Another factor is the absence of indicator systems and integrated planning in place to guide and facilitate the implementation of the national action plans. Only 60 parties out of the total 196 presented their mid-term national report on implementing NBSAPs to the CBD Secretariat on a timely basis. There is no independent third-party monitoring for the individual NBSAPs to see how much has been fulfilled.
So people expect a new monitoring and evaluation mechanism to be completed before the COP 15 in 2020. The Post 2020 Strategic Plan for Biodiversity Targets could be implemented based on the new mechanism with a dynamic and step-by-step approach.
For China itself, comparatively, it performed well by presenting a timely national strategic action plan and mid-term evaluation report. For the 20 targets, China has achieved most, with a few even surpassing the Aichi Targets. China has presented evaluation and reports on its progress for the 20 targets.
NC: From an IUCN perspective, can you illustrate the progress on finalizing the Post-2020 Global Biodiversity Framework?
ZC: Through openly soliciting opinions and suggestions from organizations and various sectors, there are two main proposals for the post-2020 framework. One opinion, based on confirming the Aichi Targets’ scientific role, suggests minor adjustments to the Aichi Targets. The second opinion suggests restructuring the framework, or reclassifying the previous 20 targets into new categories. So far, most parties agree on a ‘pyramid type structure’ for the new framework with a long-term visionary target at the apex and short-term targets set at various timelines. A better structure also requires a new monitoring and evaluation mechanism for the implementation and reporting of CBD targets.
For climate change, limiting the average global temperature rise to no more than 1.5 to 2 C is commonly cited as a single target. This closely relates to people’s lives. Thus the biodiversity framework also wants to set a similar quantifiable target. Some suggest a global target number for protected land, while others suggest limiting the number of extinct species. This remains undecided. So currently, finding a target that the general public can easily understand is the key problem to resolve. Furthermore, the biodiversity community could learn from the climate community in forming both top-down and bottom-up initiatives and aim to replicate the success of the Paris Agreement, including mobilizing non-state actors to make similar commitments as the National Determined Contributions [country action plans] for climate change.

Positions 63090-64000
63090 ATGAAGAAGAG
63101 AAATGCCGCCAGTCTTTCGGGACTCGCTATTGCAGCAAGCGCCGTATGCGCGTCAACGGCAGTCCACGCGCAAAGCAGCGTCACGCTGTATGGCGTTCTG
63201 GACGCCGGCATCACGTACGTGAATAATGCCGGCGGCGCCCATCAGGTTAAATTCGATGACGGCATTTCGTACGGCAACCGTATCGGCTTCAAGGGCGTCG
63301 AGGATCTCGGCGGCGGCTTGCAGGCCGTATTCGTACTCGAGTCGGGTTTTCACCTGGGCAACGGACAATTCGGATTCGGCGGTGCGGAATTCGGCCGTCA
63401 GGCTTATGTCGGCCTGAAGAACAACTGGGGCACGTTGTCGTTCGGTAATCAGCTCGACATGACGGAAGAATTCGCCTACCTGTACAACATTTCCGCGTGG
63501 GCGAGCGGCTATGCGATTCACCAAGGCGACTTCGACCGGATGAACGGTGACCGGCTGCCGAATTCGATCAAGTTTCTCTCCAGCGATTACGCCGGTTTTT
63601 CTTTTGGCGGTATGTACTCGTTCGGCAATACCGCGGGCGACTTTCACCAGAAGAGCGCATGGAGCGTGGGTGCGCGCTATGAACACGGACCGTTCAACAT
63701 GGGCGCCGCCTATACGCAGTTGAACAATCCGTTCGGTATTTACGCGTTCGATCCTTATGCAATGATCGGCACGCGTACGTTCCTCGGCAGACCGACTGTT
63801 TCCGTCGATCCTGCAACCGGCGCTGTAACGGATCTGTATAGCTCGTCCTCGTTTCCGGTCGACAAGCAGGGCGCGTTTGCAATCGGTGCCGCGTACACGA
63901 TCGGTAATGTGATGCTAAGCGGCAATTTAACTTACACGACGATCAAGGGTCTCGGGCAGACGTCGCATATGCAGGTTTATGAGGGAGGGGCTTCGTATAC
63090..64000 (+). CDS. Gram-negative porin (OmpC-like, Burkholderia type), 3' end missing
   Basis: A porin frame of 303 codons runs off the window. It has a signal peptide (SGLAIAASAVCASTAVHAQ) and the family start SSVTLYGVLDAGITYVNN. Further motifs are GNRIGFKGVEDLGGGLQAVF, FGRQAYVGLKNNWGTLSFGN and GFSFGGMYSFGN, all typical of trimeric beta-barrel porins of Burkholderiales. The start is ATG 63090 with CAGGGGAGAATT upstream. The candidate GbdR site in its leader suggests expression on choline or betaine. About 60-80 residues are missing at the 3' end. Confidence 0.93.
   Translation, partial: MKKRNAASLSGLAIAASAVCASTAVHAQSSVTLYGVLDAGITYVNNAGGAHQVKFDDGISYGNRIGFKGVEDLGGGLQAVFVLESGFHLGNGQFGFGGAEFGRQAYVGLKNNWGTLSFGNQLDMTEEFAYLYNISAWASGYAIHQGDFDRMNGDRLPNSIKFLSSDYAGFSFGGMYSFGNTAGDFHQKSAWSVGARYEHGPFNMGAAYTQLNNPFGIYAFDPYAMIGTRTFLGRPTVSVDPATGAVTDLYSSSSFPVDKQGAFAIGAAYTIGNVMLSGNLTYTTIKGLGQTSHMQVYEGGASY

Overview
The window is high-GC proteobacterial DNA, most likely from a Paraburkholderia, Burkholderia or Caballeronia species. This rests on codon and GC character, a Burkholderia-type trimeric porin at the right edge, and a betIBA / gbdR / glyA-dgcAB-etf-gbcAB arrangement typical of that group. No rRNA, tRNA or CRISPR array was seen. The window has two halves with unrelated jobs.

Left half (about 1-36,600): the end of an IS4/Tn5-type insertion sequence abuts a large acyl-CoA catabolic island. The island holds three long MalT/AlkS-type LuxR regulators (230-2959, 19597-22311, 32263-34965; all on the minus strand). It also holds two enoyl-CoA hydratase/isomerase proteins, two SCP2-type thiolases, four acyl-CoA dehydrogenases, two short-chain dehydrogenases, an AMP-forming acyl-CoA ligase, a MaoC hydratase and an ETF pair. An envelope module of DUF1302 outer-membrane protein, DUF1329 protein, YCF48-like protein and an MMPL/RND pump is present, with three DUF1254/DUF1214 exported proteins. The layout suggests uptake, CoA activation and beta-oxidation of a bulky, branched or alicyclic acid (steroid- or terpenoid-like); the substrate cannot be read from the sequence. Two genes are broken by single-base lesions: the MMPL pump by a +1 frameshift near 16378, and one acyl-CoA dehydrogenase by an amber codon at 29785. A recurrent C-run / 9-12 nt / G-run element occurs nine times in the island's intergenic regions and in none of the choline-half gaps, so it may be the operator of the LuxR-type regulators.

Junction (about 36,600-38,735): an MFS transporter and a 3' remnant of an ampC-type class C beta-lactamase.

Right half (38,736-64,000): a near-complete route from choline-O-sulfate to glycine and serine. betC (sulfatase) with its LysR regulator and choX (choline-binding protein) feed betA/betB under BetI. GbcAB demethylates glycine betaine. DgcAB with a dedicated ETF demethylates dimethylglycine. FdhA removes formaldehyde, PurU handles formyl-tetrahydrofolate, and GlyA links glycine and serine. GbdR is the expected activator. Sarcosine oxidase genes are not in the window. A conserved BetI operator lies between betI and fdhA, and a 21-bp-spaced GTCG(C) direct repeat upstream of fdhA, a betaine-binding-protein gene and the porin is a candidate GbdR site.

NC: What preparations have been made and what is yet to be done by China to host a successful and ambitious COP 15?
ZC: The Ministry of Ecology and Environment (MEE) is mainly responsible for coordinating the work. So far it has organized a series of research projects and studies, and encouraged international participation through inviting both domestic and foreign non-government organizations to forums and soliciting their opinions. On this recent International Biodiversity Day, May 22, the MEE declared the launch of a public participation coalition for biodiversity conservation, and started a government-enterprise biodiversity partnership, mainly to encourage society’s involvement and united efforts.
China has been working on its national biodiversity conservation strategy and action plans for 10 years, so I think a major task for now is to review and update the plan by next year. Through cooperation and joint research among government departments including the MEE, the Ministry of Natural Resources, the National Forestry and Grassland Administration and the Ministry of Agriculture and Rural Affairs, an updated biodiversity strategic plan could be presented to assure the national targets and evaluation methods. Other significant works that have been fulfilled include the China Species Red Lists on Higher Plants, Vertebrates and Macro Fungi as joint projects of the MEE and the Chinese Academy of Sciences. We strongly recommend making a further red list evaluation on China marine species, the sooner the better. I hope an integrated national evaluation report on China’s biodiversity, including marine life, will be available by next year to facilitate the setting up of global and national renewed targets.